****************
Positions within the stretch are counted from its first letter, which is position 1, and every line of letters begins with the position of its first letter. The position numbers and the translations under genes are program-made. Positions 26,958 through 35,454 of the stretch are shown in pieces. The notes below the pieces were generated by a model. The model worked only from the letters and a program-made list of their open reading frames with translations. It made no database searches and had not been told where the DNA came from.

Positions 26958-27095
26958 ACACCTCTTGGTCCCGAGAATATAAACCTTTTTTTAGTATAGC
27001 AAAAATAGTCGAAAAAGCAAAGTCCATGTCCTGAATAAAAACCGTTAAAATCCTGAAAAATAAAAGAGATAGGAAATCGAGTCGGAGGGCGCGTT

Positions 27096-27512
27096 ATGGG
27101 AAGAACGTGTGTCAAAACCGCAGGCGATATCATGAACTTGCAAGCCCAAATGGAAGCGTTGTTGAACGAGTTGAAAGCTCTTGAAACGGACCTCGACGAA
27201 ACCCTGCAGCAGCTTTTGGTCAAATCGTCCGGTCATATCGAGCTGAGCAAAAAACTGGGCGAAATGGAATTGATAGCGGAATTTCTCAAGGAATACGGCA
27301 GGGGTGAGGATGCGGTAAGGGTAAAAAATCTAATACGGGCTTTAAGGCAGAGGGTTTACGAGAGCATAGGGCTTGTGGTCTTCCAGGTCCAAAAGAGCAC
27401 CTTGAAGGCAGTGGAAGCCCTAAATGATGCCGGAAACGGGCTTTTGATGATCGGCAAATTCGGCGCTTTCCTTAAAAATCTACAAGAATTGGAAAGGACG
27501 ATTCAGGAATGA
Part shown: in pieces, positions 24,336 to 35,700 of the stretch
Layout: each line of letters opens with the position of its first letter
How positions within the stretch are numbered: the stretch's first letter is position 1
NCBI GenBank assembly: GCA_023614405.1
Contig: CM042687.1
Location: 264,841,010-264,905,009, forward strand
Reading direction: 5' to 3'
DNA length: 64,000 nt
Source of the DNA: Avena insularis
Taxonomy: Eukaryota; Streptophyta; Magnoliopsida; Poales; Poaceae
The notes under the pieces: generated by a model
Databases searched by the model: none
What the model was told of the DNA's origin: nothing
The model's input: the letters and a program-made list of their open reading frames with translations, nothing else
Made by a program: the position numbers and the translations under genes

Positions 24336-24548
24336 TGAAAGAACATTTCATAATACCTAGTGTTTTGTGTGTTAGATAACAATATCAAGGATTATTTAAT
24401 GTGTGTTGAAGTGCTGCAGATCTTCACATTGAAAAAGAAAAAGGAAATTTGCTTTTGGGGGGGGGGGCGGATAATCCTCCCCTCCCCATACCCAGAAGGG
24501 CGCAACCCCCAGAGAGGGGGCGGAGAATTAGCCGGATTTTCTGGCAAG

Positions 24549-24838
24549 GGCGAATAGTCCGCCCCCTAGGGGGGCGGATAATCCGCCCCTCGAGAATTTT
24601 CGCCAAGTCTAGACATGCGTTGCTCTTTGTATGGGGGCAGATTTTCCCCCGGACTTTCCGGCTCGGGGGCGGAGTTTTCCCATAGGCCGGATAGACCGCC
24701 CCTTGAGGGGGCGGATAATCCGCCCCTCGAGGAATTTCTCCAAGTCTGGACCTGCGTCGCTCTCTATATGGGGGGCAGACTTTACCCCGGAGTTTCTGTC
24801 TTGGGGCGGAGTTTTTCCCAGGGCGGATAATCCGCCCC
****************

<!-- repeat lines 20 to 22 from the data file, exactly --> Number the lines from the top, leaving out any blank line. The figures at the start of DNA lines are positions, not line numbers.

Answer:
Source of the DNA: Avena insularis
Taxonomy: Eukaryota; Streptophyta; Magnoliopsida; Poales; Poaceae
The notes under the pieces: generated by a model